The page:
Oral Health Group
Feature

A Preparation Technique to Minimize Tooth Reduction in Porcelain Veneers

July 1, 2006
by Gary M. Radz, DDS


The increased popularity of cosmetic dentistry and “smile makeovers” has lead to significant increase in the number of porcelain veneers fabricated in recent years. There has also been an increased interest in minimally invasive preparations and porcelain veneers.1-5

The use of stacked porcelain veneers allows for dentists to fabricate porcelain veneers that can be .5mm in thickness.1,4,5 Stacked porcelain veneers allow dentists to remove the minimal amount of tooth structure needed to provide their patients with new smiles with minimal trauma to their natural tooth structure.

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.5mm of porcelain has the ability to allow the dentist alter the size, shape, color, contour, and texture of the tooth to either match the existing dentition or create a new smile to give the patient the esthetic change the are looking to achieve.

It has been the challenge to the cosmetic dentists to learn to determine how much tooth structure is required to be removed to allow for the placement of these thin laminates of porcelain.

Recently Mange and Belser published a technique that provides a way for a dentist to visualize and accurately remove enough tooth structure to allow for .5 mm of porcelain, yet provide a guideline that minimizes the chance of over-preparation.6

Their technique creates a way for dentist to see the desired end result, then work backwards in their preparation. Thus, allowing for an end result of a preparation that does not remove .5mm of tooth structure, but rather creates .5mm of room for the placement of .5mm of porcelain.

The following case study demonstrates the ideas published by Mange and Belser in their textbook with some minor modifications to allow for practical use in private practice.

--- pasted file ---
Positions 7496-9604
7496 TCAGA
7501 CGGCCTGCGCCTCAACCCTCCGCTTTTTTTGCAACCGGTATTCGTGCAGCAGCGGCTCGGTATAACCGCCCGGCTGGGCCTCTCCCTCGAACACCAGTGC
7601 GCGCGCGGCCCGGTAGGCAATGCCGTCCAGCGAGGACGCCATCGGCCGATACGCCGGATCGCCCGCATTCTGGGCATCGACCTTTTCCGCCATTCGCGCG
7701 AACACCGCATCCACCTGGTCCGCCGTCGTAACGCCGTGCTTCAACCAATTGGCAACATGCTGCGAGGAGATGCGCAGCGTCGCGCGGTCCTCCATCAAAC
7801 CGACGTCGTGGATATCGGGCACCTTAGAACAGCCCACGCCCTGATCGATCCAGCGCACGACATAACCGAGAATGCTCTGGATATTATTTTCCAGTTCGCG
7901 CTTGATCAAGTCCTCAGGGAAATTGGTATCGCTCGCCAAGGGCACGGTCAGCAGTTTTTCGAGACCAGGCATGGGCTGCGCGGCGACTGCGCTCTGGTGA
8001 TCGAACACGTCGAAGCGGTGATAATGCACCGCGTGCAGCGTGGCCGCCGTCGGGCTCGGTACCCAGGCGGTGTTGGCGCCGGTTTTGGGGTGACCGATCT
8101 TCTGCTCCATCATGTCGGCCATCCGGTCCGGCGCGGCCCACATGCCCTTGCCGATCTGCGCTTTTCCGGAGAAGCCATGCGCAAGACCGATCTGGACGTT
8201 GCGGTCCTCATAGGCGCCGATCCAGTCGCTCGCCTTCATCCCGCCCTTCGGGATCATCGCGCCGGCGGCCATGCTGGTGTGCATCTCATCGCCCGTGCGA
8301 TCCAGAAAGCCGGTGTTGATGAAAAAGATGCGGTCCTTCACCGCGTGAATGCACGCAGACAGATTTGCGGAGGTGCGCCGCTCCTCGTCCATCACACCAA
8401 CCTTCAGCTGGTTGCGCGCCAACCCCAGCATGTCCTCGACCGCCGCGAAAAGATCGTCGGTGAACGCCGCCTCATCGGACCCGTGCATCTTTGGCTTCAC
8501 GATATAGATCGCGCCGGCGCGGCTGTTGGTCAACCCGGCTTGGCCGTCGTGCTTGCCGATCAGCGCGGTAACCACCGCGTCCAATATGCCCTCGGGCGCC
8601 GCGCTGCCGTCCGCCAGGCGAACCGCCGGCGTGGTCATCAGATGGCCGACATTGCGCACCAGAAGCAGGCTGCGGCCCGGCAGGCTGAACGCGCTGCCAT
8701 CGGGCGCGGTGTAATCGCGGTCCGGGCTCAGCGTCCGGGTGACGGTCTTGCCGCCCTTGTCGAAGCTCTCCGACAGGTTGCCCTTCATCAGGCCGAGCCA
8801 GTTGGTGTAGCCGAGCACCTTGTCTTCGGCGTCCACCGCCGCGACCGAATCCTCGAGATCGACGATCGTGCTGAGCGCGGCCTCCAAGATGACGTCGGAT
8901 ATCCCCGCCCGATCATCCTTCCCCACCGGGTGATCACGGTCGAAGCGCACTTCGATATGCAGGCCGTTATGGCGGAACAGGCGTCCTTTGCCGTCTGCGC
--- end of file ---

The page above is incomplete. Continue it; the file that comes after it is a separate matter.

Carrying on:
CASE STUDY

A 40-year-old male presented with concerns about the esthetic appearance of his smile. Of primary concern was the presence of multiple anterior diastemas as well as being displeased with the color of his teeth (Fig. 1).

The patient was provided with several treatment options. To create the smile he wanted to have it was agreed to have the patient complete an in office bleaching procedure followed by placement of eight conservative stacked porcelain veneers on #’s 5-12.

Upon completion of the bleaching procedure the patient returns for the preoperative records appointment, at which time highly accurate study models are made from polyvinyl siloxane impressions (Status Blue, Zenith/DMG).

The accuracy of the preoperative impressions is imperative with this technique because the ceramist will be using these impressions to create the wax up.

The impressions are sent to the lab along with photographs of the patient and detailed instructions as to the final esthetic goals of the case. The ceramist then takes the provided information and creates a wax up with will demonstrate the final esthetically improved dentition (Fig. 2).

This wax up not only demonstrates to the patient and dentist one potential esthetic result. It also is demonstrating the final position of where the porcelain veneers will be spatially located. So if we are to think in reverse. If .5mm is removed from this wax up, we have now created a preparation that will accept a .5mm porcelain veneer. In order to transfer this information back to the mouth, an impression is made of the wax up using a putty/wash technique to capture the detail of the wax up (Fig. 3).